In 1987, Caufield’s had to move locations once again to make way for the expanded Kentucky International Convention Center. That move led them to the current location, on West Main Street, which they have occupied continuously for 32 years. 

Community magic

Though the store is known for its magic tricks, it is perhaps even better known for launching the careers of two world-famous magicians, Lance Burton and Mac King. Burton is a Las Vegas magician who performed more than 15,000 shows for more than five million people before ending his 31-year Vegas run. King, who is currently in residency in Las Vegas, performs an average of 10 shows a week. Both men started their careers as magic demonstrators at Caufield’s Novelty. Tracy was only a child when the two magicians worked in the store, but she remembers watching them perform, in awe of their tricks and skills.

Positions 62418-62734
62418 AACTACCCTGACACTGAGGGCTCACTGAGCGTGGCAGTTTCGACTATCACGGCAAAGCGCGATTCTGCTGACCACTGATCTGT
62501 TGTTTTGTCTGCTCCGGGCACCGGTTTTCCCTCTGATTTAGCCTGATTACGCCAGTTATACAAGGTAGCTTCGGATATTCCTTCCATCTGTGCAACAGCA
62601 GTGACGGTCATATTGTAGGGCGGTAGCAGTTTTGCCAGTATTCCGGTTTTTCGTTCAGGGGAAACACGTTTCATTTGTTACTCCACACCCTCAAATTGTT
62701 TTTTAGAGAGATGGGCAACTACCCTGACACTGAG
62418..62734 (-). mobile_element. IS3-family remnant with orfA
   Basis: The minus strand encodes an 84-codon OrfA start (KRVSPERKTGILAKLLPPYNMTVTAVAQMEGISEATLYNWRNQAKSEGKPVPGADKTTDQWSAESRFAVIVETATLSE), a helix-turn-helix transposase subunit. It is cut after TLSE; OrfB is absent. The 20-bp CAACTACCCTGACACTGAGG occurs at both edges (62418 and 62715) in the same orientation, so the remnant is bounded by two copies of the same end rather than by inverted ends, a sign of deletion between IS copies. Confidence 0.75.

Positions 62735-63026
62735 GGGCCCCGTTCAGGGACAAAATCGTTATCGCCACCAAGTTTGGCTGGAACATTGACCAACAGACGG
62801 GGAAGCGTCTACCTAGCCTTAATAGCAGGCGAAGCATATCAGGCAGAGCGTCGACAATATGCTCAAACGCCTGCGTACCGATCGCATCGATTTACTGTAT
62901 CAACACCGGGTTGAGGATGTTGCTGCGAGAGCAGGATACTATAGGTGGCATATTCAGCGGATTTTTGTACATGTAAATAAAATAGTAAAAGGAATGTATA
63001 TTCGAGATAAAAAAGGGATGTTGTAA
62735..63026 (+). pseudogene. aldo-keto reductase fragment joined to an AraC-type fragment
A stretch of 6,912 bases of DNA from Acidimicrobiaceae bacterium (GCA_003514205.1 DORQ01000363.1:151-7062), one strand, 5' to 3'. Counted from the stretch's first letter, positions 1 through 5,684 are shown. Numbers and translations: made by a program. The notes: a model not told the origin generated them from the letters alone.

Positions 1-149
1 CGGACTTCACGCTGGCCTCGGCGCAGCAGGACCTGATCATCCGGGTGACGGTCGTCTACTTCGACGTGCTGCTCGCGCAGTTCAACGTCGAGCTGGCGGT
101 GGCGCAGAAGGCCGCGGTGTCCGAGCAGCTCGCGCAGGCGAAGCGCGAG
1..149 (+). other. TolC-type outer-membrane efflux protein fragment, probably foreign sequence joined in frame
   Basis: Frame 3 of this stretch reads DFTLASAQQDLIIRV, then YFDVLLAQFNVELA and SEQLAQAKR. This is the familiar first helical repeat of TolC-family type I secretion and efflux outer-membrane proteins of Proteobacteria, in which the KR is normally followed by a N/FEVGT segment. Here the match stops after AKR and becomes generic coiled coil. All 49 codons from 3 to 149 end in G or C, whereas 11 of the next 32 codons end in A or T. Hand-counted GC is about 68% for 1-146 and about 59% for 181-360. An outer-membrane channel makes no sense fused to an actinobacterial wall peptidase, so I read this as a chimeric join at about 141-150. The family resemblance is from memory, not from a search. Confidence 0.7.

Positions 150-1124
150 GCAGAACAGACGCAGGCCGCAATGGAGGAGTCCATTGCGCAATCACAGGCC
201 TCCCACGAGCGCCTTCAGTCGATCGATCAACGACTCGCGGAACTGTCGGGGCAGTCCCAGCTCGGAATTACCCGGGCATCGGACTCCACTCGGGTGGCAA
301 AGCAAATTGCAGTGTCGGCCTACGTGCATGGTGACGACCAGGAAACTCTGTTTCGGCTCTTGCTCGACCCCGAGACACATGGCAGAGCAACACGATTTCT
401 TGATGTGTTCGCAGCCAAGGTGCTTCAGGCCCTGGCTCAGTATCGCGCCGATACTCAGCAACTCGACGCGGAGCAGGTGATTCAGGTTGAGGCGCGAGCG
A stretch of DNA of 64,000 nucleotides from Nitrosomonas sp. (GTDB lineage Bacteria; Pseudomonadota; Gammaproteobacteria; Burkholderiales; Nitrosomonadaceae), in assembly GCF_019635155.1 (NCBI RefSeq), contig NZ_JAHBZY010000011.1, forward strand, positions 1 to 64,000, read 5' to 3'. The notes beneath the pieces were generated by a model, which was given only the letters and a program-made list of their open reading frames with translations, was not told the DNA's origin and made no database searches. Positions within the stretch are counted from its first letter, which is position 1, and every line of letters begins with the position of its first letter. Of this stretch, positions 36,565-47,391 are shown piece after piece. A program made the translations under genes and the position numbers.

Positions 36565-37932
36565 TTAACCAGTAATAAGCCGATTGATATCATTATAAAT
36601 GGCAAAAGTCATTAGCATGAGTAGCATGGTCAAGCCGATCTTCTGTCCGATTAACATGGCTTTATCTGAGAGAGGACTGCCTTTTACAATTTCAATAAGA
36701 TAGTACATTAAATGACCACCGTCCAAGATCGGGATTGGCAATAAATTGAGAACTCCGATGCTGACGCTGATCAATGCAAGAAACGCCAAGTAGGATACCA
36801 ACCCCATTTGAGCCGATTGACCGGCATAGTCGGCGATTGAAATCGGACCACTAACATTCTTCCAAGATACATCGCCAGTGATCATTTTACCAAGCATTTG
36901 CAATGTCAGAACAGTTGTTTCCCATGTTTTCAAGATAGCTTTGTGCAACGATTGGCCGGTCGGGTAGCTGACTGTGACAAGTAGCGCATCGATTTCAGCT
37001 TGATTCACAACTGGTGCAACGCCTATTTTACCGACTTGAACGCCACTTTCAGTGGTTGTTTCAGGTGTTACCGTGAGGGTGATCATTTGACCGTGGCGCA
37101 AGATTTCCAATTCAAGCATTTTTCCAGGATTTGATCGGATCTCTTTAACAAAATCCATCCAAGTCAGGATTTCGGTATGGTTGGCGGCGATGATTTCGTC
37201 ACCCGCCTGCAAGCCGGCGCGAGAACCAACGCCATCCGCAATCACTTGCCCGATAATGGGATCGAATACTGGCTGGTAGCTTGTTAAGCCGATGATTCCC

a caufield's branded hearse in front of the store
An uninvited guest hitches a ride on the Caufield’s hearse. | Photo: Caufield’s Novelty

Caufield’s used to welcome Louisville native Muhammad Ali as one of their regular patrons. Ali loved magic for most of his life—he even had two personal magicians to entertain him and train him in their craft. He began to come to Caufield’s more and more at the end of his life, “especially when his Parkinson’s began to get worse,” Tracy says. “He couldn’t communicate as well with people, so he would do magic tricks.”

Though Caufield’s has hosted and elevated many celebrities, Tracy says her favorite memories are simply from interacting with customers. “Pretty much on a weekly basis someone will come in and say, ‘I came to your store as a child and now I’m bringing my grandkids in. It brought us so many memories over the years,’” she says. “We’ve been able to bring smiles to our community for so many years.”

Dungeons and corporate dragons